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WASHINGTON (AP) -- When Orrin Hatch's "Exploring Utah" Web page boasted of his state's natural wonders, he probably didn't mean the link on the page that until Friday morning accessed rows and rows of pictures of bare-chested women.
Hatch spokesman Adam Elggren said the senator's office found out about the errant link -- which appeared on Hatch's senate.gov site -- late Thursday and had it fixed a few hours later.
Elggren said he assumed the page was targeted because of the link to it from Hatch's Web site.
"It's a pretty big coincidence if that's not the reason," he said.
It appears to be the latest case of "porn-napping" -- an increasingly common form of cybersquatting where pornographic Web site operators grab domain names from other companies after their registration expires, said Rick Broadhead, who is writing a book about cyberspace screw-ups.
In this case, Hatch's Web site featured a link to a Utah-related search engine. TheGlobalSearch.com had franchised the search engine site to Utah resident David Alexander, more than a year ago, said Kevin Cowk, owner of TheGlobalSearch.
While Cowk's company renewed the registration on hundreds of other Web addresses, the Utah search engine slid through the cracks. So on May 14, it was purchased by Tim Bach of New Britain, Conn., according to a search of Internet site registrations.
For at least a week and possibly more than a month, anyone clicking on the link from Hatch's site were shown dozens of adult photographs.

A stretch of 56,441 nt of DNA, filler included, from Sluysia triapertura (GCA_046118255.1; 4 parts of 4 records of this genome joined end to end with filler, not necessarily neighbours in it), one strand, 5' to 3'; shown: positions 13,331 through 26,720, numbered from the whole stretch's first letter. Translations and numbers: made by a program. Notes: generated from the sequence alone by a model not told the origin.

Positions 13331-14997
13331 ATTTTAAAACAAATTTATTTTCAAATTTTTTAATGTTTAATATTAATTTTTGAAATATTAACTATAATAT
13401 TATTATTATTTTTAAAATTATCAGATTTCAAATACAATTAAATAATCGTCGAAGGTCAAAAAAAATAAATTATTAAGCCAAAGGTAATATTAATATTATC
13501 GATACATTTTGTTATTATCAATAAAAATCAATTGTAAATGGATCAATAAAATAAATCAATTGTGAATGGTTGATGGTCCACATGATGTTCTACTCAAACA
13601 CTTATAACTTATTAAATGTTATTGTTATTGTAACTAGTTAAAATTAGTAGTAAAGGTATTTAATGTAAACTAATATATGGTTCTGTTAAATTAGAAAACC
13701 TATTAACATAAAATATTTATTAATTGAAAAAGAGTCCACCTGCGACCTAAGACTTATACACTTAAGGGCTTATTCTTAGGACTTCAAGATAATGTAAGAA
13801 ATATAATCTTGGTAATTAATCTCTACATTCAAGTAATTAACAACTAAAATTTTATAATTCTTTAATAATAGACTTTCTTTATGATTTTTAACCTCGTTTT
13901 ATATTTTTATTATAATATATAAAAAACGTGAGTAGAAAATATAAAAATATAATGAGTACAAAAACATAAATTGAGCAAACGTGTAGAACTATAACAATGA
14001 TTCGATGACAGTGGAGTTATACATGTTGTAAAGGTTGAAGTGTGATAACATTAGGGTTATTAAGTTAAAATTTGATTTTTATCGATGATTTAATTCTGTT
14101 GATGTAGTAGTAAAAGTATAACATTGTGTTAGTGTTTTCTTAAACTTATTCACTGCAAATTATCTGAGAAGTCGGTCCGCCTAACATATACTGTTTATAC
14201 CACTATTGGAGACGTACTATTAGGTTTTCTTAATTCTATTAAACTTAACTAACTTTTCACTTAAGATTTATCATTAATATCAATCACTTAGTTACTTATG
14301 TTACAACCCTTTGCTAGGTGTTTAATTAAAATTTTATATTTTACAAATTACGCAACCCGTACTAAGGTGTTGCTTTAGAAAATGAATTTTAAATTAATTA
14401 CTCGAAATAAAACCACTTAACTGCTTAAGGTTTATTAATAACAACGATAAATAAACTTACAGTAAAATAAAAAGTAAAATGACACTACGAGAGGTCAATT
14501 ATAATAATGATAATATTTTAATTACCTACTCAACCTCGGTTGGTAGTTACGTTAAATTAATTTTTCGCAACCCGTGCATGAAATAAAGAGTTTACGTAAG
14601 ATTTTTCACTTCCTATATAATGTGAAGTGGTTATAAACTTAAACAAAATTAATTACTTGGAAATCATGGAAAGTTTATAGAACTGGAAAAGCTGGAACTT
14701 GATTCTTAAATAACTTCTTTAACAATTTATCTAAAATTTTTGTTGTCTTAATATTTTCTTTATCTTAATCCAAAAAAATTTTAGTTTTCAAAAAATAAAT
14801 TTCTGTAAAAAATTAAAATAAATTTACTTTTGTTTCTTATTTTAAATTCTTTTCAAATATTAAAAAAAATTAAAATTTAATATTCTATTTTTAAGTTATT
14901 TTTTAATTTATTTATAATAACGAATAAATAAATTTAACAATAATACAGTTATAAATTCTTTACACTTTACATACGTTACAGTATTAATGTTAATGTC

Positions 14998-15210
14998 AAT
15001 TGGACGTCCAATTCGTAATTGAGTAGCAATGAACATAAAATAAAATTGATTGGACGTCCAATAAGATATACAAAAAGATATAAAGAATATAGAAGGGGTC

"You've got to be careful who you're linking to, especially as a senator, because you're almost endorsing who you're linking to," Broadhead said.
Cowk is furious that someone swooped in on the site.
"I am so ticked off at them personally that if I find them I will throttle their children," he said. Efforts to reach Alexander on Friday were unsuccessful.
Hatch has had a bad week in cyberspace.
He has been demonized on Internet bulletin boards for saying that he might support a program that destroys the computers of people who illegally download music.
"If we can find some way to do this without destroying their machines, we'd be interested in hearing about that," Hatch said. "If that's the only way, then I'm all for destroying their machines. If you have a few hundred thousand of those, I think people would realize" the seriousness of their actions.
He backpedalled on Wednesday, issuing a statement that he was suggesting that zapping Internet pirates' computers might be acceptable as a last resort. "I do not favor extreme remedies unless no moderate remedies can be found," he said.
(Copyright 2003 by The Associated Press. All Rights Reserved.)